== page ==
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Diverticulosis is quite common




 

 

DEAR DR. DONOHUE: When I turned 50, my doctor had me get a colonoscopy. I’m sorry I did. The specialist didn’t find cancer, but he found I have diverticulosis. Now I worry all the time about what’s going to happen. What is going to happen? – R.K.

ANSWER: Most likely, nothing is going to happen.

A diverticulum is a small bulge that protrudes from the colon’s outer wall. Diverticula look like tiny soap bubbles. People don’t get them until later in life. By age 80, almost half have diverticulosis – a colon studded with diverticula – and few have or will have any symptoms from them.

The condition is common in places where grains are refined. Refining removes bran. Bran is fiber, and it serves to keep undigested food moist as it passes through the digestive tract. Without fiber, undigested food becomes rock-hard and difficult to propel through the tract. The colon has to exert great pressure to keep it moving. The increased pressure causes the colon lining to push through the colon wall and form a diverticulum on its outside wall. The evidence for a lack of fiber being the cause of diverticulosis is circumstantial, but it makes sense.

If diverticula become inflamed, that is diverticulitis, and it is most painful and often requires hospitalization.

You can prevent diverticulosis from becoming diverticulitis by increasing your fiber intake to 25 to 30 grams a day. Fresh fruit with skins, vegetables and whole grains are fiber sources. You’ll find many fiber-rich cereals with the amount of fiber listed in the nutrition information on the box. You can also buy bran cheaply at a health-food store. It’s an excellent fiber source. This is all you have to do. Stop worrying.

The booklet on diverticulosis gives a complete description of this common condition and its treatment. Readers can obtain a copy by writing: Dr. Donohue – No. 502W, Box 536475, Orlando, FL32853-6475. Enclose a check or money order (no cash) for $4.75 U.S./$6.75 Canada with the recipient’s printed name and address. Please allow four weeks for delivery.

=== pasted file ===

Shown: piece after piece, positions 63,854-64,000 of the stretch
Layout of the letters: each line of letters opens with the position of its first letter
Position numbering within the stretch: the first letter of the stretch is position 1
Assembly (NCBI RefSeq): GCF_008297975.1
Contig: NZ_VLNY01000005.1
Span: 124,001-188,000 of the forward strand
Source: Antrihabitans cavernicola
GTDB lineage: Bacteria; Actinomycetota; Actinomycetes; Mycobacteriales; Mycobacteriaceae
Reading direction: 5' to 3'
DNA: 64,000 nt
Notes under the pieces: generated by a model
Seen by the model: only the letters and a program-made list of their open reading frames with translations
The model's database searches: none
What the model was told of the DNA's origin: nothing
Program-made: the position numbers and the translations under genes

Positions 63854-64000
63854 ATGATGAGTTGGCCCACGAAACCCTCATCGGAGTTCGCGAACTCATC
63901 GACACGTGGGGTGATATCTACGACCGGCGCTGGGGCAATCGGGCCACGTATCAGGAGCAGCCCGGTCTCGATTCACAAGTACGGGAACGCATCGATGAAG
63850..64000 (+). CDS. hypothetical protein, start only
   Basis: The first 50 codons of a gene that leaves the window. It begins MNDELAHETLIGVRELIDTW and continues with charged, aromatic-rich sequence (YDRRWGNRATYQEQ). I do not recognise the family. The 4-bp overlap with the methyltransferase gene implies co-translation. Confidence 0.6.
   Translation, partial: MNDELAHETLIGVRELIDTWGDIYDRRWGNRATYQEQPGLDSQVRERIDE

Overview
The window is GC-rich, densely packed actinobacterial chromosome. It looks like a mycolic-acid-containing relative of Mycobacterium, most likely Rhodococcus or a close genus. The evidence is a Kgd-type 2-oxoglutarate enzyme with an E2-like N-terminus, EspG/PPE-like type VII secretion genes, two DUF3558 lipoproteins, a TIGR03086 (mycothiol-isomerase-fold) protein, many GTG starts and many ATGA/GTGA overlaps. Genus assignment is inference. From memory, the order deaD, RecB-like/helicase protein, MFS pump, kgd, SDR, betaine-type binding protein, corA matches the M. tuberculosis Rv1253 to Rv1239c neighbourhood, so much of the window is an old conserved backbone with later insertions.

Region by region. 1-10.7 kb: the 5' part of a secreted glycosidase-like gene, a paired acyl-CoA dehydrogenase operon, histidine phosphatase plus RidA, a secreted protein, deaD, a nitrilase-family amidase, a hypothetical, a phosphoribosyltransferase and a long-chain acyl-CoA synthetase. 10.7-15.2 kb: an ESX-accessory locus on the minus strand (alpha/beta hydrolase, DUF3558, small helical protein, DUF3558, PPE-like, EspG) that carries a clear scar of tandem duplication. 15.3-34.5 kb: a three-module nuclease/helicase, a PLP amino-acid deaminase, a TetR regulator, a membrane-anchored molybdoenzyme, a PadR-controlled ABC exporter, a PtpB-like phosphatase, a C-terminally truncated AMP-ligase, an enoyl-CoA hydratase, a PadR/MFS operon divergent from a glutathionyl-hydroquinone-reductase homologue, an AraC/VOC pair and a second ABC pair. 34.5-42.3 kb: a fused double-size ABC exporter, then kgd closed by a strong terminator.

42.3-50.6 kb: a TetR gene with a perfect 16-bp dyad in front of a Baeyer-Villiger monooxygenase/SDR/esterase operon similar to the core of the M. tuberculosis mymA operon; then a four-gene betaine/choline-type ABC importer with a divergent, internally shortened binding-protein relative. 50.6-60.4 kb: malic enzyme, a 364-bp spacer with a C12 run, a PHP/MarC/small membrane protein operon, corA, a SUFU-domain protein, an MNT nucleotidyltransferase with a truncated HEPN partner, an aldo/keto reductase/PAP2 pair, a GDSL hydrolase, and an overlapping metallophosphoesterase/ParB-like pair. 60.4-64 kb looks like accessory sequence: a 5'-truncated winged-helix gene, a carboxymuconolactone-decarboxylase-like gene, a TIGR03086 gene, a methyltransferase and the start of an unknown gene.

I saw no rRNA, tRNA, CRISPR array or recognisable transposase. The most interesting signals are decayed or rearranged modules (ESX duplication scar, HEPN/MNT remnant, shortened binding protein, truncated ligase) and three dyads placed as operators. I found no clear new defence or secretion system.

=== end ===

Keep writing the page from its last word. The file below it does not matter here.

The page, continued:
DEAR DR. DONOHUE: What’s the best way to take care of sunburn? I want to know if I did it right. – M.M.

ANSWER: Cold compresses make the skin less painful and limit the swelling that comes with sunburn. Aspirin is good for adults, but not for children. A bath in cool water to which Aveeno Oatmeal Bath Treatment or baking soda has been added provides pain relief. Don’t apply petroleum jelly, butter or oils to the skin. They delay healing.

If a sunburned person has fever, chills, great swelling or extensive blistering, that person should see a doctor.

DEAR DR. DONOHUE: Enclosed is an ad for a gelatin with minerals and vitamins in it. I have arthritis in my knees. I have been taking it. What is your opinion of it? – J.H.

ANSWER: I’m familiar with the product. I haven’t found any medical endorsements for it. It won’t hurt you. I can’t say if it will help you. How about letting me know if it does you any good?

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